As CMIOS, CIOs and CTOs, you are dealing daily with technology decisions in healthcare delivery. These decisions usually revolve around your current healthcare enterprise architecture and contained geographical location and, for the most part, can be controlled within those constraints. However, as healthcare becomes more regulated and cost constrained, there is an increasing call for the delivery of healthcare services to outlying facilities and patient homes. Concomitant with that call is the expectation that the quality of the information exchanged and the care provided is as good as that which could be obtained in the current healthcare setting.
There are several ways to look at technology and information services required in healthcare delivery; risk-based, business type based, data type based. From a risk-based scenario, the technology and supporting technologies range from clinical operations that rely upon technology to support a patient’s life (e.g., ventilators) to day-to-day communications (e.g., email).
Between those two extremes lie less critical clinical operations and monitoring (e.g., patient telemetry on a step-down floor), ancillary system support to the clinical operations (e.g., pharmacy information systems, laboratory information systems, ADT systems), infrastructure maintenance and monitoring (e.g., temperature monitoring of blood bank refrigerators) and business-based office operations, such as insurance eligibility and billing.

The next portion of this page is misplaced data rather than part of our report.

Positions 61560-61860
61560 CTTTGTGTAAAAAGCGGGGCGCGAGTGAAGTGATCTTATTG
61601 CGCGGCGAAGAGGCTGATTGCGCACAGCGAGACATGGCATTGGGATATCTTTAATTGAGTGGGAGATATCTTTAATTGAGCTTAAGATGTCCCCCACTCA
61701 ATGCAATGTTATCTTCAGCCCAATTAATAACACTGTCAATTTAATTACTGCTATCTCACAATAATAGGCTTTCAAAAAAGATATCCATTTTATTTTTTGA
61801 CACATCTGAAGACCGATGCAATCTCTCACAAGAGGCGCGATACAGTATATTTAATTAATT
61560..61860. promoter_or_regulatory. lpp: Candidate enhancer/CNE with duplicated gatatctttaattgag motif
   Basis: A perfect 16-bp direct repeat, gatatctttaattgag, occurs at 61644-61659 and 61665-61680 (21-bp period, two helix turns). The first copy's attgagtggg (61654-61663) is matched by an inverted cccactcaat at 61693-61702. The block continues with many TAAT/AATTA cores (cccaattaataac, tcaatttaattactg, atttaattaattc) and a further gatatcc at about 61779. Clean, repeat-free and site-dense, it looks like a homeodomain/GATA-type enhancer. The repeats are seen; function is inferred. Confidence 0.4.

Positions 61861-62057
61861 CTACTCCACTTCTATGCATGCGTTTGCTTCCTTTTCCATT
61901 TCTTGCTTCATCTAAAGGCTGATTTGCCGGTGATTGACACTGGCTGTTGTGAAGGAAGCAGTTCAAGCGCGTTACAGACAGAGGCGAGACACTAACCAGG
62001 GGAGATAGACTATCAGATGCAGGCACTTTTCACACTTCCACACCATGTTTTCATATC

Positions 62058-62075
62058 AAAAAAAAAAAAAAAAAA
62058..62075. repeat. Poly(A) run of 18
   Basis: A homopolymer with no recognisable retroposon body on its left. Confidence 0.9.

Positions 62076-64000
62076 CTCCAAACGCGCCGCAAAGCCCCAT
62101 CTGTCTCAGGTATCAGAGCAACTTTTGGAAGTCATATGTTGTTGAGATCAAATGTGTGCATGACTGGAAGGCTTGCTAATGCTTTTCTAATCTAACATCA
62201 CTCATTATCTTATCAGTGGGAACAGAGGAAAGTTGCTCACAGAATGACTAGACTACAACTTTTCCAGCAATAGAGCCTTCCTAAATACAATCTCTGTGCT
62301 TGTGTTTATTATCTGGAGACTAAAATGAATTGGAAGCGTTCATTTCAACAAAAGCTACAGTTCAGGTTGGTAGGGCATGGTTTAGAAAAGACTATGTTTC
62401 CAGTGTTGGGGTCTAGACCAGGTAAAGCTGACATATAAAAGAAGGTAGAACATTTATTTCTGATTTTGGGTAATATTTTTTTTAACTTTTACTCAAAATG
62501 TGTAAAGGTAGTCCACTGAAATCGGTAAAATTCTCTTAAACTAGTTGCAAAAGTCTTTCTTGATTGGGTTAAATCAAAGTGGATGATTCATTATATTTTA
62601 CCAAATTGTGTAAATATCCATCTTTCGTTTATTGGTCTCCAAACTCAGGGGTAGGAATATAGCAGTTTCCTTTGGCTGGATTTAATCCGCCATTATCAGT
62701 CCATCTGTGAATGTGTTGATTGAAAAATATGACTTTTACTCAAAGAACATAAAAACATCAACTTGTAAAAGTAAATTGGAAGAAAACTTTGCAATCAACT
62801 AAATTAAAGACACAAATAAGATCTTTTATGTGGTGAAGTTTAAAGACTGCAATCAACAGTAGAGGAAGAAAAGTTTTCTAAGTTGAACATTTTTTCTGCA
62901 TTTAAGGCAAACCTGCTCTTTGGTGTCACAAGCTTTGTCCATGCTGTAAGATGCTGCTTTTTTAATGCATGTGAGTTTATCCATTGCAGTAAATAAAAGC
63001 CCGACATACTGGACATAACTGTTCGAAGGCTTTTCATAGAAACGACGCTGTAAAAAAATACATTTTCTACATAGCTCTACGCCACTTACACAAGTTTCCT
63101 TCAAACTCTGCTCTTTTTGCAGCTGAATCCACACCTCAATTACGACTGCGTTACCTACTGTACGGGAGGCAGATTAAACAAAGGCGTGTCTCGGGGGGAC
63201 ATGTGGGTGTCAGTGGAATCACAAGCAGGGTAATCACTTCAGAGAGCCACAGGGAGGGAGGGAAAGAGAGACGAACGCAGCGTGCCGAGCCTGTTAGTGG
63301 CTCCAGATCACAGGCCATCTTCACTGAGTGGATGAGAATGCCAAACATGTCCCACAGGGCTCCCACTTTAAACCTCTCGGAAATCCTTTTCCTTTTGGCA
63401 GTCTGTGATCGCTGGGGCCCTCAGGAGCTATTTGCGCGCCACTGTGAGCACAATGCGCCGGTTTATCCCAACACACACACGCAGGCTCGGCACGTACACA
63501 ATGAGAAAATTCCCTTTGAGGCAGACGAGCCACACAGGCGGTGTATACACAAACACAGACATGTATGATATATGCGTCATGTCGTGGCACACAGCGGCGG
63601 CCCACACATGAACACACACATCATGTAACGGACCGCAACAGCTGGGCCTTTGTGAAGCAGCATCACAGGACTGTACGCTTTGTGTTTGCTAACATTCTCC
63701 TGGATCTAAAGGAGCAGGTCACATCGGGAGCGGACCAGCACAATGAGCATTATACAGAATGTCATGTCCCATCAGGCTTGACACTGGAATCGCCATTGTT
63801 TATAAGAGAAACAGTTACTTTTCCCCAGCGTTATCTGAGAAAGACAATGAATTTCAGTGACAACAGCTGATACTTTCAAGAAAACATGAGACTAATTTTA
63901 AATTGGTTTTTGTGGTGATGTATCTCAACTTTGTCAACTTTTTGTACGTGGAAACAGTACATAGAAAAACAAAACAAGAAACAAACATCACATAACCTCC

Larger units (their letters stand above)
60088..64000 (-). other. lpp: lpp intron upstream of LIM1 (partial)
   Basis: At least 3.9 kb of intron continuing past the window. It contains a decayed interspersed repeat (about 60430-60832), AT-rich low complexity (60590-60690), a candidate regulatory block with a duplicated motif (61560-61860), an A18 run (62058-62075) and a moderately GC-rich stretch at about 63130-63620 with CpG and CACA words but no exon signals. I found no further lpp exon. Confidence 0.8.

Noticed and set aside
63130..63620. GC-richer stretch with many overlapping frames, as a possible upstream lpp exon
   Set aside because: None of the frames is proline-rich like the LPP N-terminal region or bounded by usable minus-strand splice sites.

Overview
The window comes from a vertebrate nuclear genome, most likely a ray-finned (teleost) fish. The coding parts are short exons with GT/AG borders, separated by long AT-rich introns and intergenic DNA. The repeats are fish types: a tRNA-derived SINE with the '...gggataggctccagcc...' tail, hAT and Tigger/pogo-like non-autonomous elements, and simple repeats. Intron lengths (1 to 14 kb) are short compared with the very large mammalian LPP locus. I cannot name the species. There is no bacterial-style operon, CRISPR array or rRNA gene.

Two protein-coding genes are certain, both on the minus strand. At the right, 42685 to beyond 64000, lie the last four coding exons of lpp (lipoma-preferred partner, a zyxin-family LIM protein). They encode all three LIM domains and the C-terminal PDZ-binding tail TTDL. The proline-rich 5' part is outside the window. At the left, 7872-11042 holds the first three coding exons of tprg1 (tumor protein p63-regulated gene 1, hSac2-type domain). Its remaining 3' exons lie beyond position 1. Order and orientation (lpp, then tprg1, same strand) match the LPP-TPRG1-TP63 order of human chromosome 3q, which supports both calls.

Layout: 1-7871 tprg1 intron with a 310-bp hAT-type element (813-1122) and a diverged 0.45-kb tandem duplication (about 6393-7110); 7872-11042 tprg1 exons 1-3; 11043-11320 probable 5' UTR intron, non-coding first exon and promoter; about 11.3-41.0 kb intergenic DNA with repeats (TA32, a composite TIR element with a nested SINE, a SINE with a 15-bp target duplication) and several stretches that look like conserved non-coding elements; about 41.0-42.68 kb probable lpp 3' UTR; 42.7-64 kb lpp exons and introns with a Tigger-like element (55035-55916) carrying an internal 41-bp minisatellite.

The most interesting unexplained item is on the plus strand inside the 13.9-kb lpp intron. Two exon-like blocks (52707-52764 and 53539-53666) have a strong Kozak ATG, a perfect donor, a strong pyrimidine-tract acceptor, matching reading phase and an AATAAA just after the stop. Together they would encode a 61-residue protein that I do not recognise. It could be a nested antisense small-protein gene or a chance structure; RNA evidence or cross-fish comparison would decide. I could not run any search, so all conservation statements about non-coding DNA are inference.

The business-based perspective radiates around the basic business transaction in healthcare: the patient seeing a clinician for services. This involves ensuring the patient receives the services he or she truly need and the clinician is paid for providing those services.
The data type perspective examines what data are collected from a demographic and metadata perspective (e.g., device status or network status information), as well as the specific clinical or physiological data gathered from or about the patient. The clinician acts upon these data to ascertain the status of the patient and intervenes if necessary with an iterative loop regarding clinical action and patient response. The data types can range from textual (e.g., blood pressure measurement or patient identification information) to graphic (e.g., EKG waveform or fetal monitor tracing) to images (e.g., x-rays, CT scans, etc.), with increasing data sizes and systems for management of that information.